Entering primary school for preschoolers could be a huge affair. There are many changes in the school environment and many things different in a “big school”. Preparing your child for the primary school experience can be injected with fun. Here are several ways to help them get ready!
Preparing for Primary 1
1. Ownership of items
A primary schooler has many items to bring to school. He or she must also ensure that the correct items are packed and not lost as they can be easily misplaced. This can be overcome by labelling every single item they own, including uniforms, every single piece of stationery, textbooks, lunchbox, water bottles etc.
I have heard that schoolbags can go missing, so don’t forget to label that with name, class and address as well. Just in case!
Teach the child he/she owns the items and has a responsibility to ensure they do not go missing. This will help reduce the number of times you need to replace an item. Yes I mean reduce, as it is highly likely to lose an item or two in the first few years of school.
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2. Psychological preparation
I am glad that my younger child’s kindergarten has prepared them well for primary school with a solid “orientation” programme. Give your child an idea of what to expect, do a school tour if possible, check out the school facilities either physically or virtually, see the kind of food sold at the school canteen (this always excites the kids!) and check out the school bookshop.
It is going to be a much larger school than the preschool, with many more students in one class and a much higher teacher to student ratio. This also means plenty of opportunities to make friends and enjoy new experiences. Remind your child that he/she is not alone, and there are plenty of others in the same level. Talk about older siblings or cousins (if any) who have gone through Primary One and the fun things they have done. This will help allay any fears or anxiety.
My child was particularly concerned with meeting bullies. Hence we have been gently telling him what to do should he encounter one, and that we will be here for him in spite of challenges in school.
3. Respecting Teachers and listening to instructions
Teachers play a key role in school. Parents should set the tone by partnering teachers in the primary school journey. This means ensuring the children respect the teachers through obeying, listening and working on the teachers’ feedback of the child when necessary. As everyone has the child’s welfare and learning progress at heart, each student will need to follow instructions closely.
There tend to be many more things to do and take note of, including what kind of homework is required or when assessments or spelling are held. Train your child to pay attention in class, so he/she wouldn’t miss out on key information. From my experience, teachers are still quite forgiving in the first year of primary school. Hence there should not be much pressure to take note of important information. However, it is a good habit to write and copy down information in the notebook or organiser.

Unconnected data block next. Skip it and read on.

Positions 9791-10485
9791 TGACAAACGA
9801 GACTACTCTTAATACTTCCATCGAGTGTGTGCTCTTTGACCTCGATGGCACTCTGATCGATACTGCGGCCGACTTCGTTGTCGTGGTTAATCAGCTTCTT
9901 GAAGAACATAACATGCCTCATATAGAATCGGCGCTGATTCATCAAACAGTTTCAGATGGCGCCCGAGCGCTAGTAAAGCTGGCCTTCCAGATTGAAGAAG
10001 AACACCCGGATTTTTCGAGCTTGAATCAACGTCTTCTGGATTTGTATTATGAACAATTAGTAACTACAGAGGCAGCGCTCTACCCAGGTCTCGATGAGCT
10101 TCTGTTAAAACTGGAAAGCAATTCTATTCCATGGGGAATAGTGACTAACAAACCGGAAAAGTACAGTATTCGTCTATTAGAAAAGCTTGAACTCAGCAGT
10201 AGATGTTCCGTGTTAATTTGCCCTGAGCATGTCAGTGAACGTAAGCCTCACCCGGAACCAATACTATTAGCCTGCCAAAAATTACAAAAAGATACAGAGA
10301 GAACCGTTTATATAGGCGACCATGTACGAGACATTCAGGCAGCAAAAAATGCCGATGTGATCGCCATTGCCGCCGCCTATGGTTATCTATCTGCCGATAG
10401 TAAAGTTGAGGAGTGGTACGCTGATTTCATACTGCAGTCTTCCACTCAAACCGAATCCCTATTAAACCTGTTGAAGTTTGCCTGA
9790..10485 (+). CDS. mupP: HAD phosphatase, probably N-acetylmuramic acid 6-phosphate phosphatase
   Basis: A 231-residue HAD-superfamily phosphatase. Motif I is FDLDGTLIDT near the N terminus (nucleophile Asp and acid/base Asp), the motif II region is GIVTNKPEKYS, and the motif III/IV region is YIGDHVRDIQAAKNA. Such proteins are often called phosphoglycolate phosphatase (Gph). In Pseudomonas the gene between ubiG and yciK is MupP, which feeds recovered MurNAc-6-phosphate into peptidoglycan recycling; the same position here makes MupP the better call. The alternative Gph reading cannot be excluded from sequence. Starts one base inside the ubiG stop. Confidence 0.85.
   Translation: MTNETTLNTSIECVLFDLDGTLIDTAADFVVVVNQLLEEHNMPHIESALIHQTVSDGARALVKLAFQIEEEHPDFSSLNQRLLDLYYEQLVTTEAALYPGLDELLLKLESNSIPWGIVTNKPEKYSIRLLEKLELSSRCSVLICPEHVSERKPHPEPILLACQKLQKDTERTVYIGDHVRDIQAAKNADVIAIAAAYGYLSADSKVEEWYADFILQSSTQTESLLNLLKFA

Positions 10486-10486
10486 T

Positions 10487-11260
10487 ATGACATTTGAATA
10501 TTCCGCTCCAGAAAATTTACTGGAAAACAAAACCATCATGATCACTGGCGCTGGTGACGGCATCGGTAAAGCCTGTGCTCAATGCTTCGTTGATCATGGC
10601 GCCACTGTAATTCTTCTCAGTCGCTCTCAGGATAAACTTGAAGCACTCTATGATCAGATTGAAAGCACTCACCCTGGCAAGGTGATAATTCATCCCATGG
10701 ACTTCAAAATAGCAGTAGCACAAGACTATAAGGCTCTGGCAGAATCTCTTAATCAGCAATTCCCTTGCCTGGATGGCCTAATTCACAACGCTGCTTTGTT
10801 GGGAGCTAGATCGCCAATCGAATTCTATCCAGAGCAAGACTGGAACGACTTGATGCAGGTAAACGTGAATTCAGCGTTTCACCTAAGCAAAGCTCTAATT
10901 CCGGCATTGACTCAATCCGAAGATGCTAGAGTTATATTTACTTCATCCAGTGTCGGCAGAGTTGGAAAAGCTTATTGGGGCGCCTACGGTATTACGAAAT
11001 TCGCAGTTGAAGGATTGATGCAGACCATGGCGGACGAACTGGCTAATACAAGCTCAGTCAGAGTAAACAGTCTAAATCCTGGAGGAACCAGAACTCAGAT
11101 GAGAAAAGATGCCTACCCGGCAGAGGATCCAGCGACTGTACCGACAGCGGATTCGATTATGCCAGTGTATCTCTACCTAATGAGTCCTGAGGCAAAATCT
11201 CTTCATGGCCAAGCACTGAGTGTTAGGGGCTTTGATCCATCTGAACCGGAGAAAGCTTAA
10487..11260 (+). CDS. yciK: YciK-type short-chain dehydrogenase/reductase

4. Learning to Count Money
Primary school is when the kids start making their own decisions…. especially about food and little trinkets at the school bookshop. You have been warned – that the children will be drawn to the bookshop like bees to honey!
Discuss how to spend money, saving and the budget for each day or week. Some schools have implemented Smartwatch systems which uses electronic transactions both at the school bookshop and canteen. But it is still helpful to know how to count money, recognize the denominations. Practise buying and counting how much change the child should receive. This would facilitate the buying process greatly.
5. Know the time
Telling the time is important as the school timetable is based on 30-minute sessions. While most clocks are digital rather than analogue, the concept of time should still be understood. Let the child wear a watch so that he or she can be aware of what time each class starts, when to prepare for the next class and when to finish assignments. A watch with an alarm function may be useful for mornings when the child can wake and get ready. This brings us to our next point of the importance of routines.
6. Familiarising Routines
A much longer school day for some means a good night’s rest is necessary. First, work early bedtimes with early wake times into the schedule for the day. Good routines are important as this will be the foundation of inculcating positive schooling habits. Apart from the morning routines, the after-school routines are equally important.
Together with your child, plan a schedule for positive buy-in and a more likely chance of a successful one. Work in homework time (if any), revision and playtime.
7. Packing schoolbags and pencil cases
Do let the child practise packing schoolbags and pencil cases on his/her own. As mentioned, ownership is important. Encourage a good habit of daily bag-packing and ensuring that sufficient stationery is in the pencil case. All pencils should be sharpened regularly. Sometimes, teachers may request for additional stationery like art materials to be brought to school. Do take note of such requests and remind your child to pack them in.
Preparation is the Key to Success
Preparation is important, so do spend some time to help your child get ready for Primary One. Little Day Out also has some handy materials to help you in the process. Don’t forget to cherish the time with the little one who is soon off to the big school.